Tamanend or Tammany or Tammamend, the affable, was a chief of one of the clans that made up the Lenni-Lenape nation in the Delaware Valley at the time Philadelphia was established. Also referred to as Tammany, he became a figure in 18th-century America. Also called a Patron Saint of America, Tamenend represented peace, a Tammany society founded in Philadelphia holds an annual Tammany festival. Tammany societies were established across the United States after the American Revolutionary War, Tamanend reputedly took part in a meeting between the leaders of the Lenni-Lenape nation, and the leaders of the Pennsylvania colony held under a large elm tree at Shakamaxon in the early 1680s. William Penn and Tamanend continued to sign seven more documents assuring each other, Tamanend is recorded as having said that the Lenni-Lenape and the English colonists would live in peace as long as the waters run in the rivers and creeks and as long as the stars and moon endure. These words have been memorialized on the statue of Tamanend that still stands in Philadelphia and it is believed that Tamanend died in 1701.
The people of Philadelphia organized a Tammany society and an annual Tammany festival and these traditions soon spread across America. Tammanys popular status was due to the desire by colonists to express a distinct American identity. Tammany, an American Indian, provided an apt symbol for this kind of patriotism, because of Philadelphias prominence during the American Revolution and subsequent decades, Tammany soon became a national symbol throughout much of the newly formed country. In 1772, the original Tammany Society was formed in Philadelphia, Tammany societies were organized in communities from Georgia to Rhode Island, and west to the Ohio River. The most famous of these was New York Citys Society of St. Tammany, a white marble statue of Tamanend adorned the façade of the building on East 14th Street that housed Tammany Hall. By the early 1770s, annual Tammany Festivals were being held in Philadelphia, the festivals were held on May 1, replacing the May Day traditions of Europe but continuing popular folk traditions.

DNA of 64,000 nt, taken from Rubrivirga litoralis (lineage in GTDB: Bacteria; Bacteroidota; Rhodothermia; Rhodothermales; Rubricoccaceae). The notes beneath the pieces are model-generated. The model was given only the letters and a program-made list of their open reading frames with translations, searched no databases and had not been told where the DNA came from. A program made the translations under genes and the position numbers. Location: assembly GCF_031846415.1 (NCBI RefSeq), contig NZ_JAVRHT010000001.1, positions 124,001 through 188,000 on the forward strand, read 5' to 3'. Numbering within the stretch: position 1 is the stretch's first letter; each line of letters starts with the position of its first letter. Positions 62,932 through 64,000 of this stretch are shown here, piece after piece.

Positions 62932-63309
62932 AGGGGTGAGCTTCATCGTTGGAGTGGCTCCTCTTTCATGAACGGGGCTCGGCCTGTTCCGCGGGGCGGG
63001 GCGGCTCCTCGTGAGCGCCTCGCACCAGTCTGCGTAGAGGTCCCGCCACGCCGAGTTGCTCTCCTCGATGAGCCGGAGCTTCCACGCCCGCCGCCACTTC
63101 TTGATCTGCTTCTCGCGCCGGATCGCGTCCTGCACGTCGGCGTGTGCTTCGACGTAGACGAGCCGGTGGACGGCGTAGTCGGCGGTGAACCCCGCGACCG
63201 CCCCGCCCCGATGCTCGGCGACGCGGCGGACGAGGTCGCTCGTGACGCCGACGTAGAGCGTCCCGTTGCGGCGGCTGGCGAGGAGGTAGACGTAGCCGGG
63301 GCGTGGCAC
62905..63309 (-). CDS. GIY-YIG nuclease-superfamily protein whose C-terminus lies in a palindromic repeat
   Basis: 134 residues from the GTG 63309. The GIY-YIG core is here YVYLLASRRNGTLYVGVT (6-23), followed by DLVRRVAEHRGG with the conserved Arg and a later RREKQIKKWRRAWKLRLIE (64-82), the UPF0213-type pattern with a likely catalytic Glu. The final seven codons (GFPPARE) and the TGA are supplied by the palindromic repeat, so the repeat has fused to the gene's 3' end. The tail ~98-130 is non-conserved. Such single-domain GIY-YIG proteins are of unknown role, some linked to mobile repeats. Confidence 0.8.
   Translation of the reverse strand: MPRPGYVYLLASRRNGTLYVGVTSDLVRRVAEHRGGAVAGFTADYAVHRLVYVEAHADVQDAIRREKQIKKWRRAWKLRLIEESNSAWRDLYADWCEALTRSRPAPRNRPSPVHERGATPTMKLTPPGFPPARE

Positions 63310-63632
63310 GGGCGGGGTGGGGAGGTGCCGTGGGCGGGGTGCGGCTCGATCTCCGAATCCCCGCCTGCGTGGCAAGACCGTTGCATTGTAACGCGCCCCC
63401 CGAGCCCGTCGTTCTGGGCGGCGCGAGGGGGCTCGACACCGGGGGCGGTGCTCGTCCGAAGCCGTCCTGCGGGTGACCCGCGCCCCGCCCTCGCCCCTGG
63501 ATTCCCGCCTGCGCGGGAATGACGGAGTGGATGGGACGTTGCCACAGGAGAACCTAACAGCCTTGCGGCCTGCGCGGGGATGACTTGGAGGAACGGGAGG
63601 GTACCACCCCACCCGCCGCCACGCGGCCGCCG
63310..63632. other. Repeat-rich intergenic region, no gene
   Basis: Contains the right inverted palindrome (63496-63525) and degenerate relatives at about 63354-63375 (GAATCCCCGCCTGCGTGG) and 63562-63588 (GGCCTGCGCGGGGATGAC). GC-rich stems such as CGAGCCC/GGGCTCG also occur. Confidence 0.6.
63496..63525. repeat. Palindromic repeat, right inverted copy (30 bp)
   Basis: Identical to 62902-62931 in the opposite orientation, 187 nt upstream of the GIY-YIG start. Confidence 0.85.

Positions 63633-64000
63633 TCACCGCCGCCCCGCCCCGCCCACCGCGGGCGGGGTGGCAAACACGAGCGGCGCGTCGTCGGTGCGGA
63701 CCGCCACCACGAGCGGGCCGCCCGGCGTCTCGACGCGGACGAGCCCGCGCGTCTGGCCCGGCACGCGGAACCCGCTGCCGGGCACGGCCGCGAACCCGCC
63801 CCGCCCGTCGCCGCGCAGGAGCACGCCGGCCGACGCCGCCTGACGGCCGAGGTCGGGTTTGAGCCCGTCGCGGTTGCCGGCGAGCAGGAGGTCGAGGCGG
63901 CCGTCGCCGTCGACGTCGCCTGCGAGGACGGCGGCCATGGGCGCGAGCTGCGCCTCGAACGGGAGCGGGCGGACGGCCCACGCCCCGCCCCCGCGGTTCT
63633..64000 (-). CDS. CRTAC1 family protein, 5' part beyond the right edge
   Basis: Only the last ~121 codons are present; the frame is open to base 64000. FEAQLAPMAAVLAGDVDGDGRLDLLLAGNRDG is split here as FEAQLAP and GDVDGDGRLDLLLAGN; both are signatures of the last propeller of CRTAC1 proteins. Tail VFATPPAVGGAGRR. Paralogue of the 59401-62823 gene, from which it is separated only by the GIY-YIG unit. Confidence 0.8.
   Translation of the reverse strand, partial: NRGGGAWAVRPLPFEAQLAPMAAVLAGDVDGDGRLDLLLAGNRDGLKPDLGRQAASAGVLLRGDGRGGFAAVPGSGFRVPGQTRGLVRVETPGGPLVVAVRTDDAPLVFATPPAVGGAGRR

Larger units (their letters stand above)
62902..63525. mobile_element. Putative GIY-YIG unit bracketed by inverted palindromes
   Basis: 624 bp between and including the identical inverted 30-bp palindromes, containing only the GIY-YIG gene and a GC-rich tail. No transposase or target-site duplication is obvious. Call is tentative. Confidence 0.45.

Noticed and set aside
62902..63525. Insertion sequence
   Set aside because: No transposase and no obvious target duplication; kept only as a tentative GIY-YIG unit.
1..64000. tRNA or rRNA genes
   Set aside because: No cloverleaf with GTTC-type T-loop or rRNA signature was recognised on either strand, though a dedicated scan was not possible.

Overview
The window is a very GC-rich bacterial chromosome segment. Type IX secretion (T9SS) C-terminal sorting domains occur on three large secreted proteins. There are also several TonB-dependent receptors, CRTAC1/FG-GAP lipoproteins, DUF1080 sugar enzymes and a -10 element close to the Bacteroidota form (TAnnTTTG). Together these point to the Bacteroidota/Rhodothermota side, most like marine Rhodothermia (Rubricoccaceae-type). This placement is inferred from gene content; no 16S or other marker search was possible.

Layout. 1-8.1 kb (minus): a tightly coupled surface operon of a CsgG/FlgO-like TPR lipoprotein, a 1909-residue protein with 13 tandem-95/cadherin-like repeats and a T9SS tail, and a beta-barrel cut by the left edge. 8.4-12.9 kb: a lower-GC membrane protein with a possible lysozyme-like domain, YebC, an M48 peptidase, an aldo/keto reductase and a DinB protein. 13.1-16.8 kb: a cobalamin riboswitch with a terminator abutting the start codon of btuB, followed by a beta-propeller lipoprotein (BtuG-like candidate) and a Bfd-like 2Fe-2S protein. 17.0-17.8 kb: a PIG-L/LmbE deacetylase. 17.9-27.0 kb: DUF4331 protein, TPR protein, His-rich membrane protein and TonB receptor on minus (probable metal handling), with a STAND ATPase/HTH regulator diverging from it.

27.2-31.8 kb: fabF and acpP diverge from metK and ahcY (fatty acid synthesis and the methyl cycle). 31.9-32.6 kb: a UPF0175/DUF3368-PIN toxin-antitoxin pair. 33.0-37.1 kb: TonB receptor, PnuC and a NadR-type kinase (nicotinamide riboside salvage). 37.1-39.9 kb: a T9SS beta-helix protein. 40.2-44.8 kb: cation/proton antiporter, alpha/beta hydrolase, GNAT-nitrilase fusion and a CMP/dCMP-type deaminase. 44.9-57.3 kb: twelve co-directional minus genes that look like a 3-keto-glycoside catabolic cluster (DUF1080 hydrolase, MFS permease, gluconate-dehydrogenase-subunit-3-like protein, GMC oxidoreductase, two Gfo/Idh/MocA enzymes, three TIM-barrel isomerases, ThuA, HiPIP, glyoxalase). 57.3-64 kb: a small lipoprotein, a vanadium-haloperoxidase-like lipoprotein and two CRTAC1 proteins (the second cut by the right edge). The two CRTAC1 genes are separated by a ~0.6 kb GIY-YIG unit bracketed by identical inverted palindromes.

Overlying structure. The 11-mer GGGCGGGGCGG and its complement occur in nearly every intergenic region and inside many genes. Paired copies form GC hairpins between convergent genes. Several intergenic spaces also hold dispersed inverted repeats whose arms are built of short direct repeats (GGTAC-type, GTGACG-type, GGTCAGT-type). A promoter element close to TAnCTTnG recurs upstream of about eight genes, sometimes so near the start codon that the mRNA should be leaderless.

For example, the Saint Tammany Day celebrated on May 1,1771, people danced in Native American style to music while holding a ribbon and moving in a circle around the pole. On May 1,1777, John Adams wrote of the Tammany festival in Philadelphia during the American Revolutionary War. Adams, who was in Philadelphia attending the Second Continental Congress as a delegate from Massachusetts, wrote a letter home to his wife Abigail Adams, Tammany was an Indian King, of this part of the Continent, when Mr. Penn first came here. His court was in this town and he was friendly to Mr. Penn and very serviceable to him. He lived here among the first settlers for some time and until old age, the people here have sainted him and keep his day. On May 1,1778, General George Washington and the Continental Army held a Tammany festival while camped at Valley Forge, the men spent the day in mirth and jollity. in honor of King Tammany
Nativity of Jesus
The nativity of Jesus or birth of Jesus is described in the gospels of Luke and Matthew. The two accounts agree that Jesus was born in Bethlehem in the time of Herod the Great to a virgin whose name was Mary. In Christian theology the nativity marks the incarnation of Jesus as the second Adam, in fulfillment of the divine will of God, undoing the damage caused by the fall of the first man, Adam. The artistic depiction of the nativity has been an important subject for Christian artists since the 4th century, the nativity plays a major role in the Christian liturgical year. Christian congregations of the Western tradition begin observing the season of Advent four Sundays before Christmas, the traditional feast-day of his birth, which falls on December 25. The date of birth for Jesus of Nazareth is not stated in the gospels or in any secular text, the Gospels of both Matthew and Luke place the birth of Jesus in Bethlehem. However, Luke 1, 26–27 clearly states that Mary lived in Nazareth before the birth of Jesus, at the time of the Annunciation.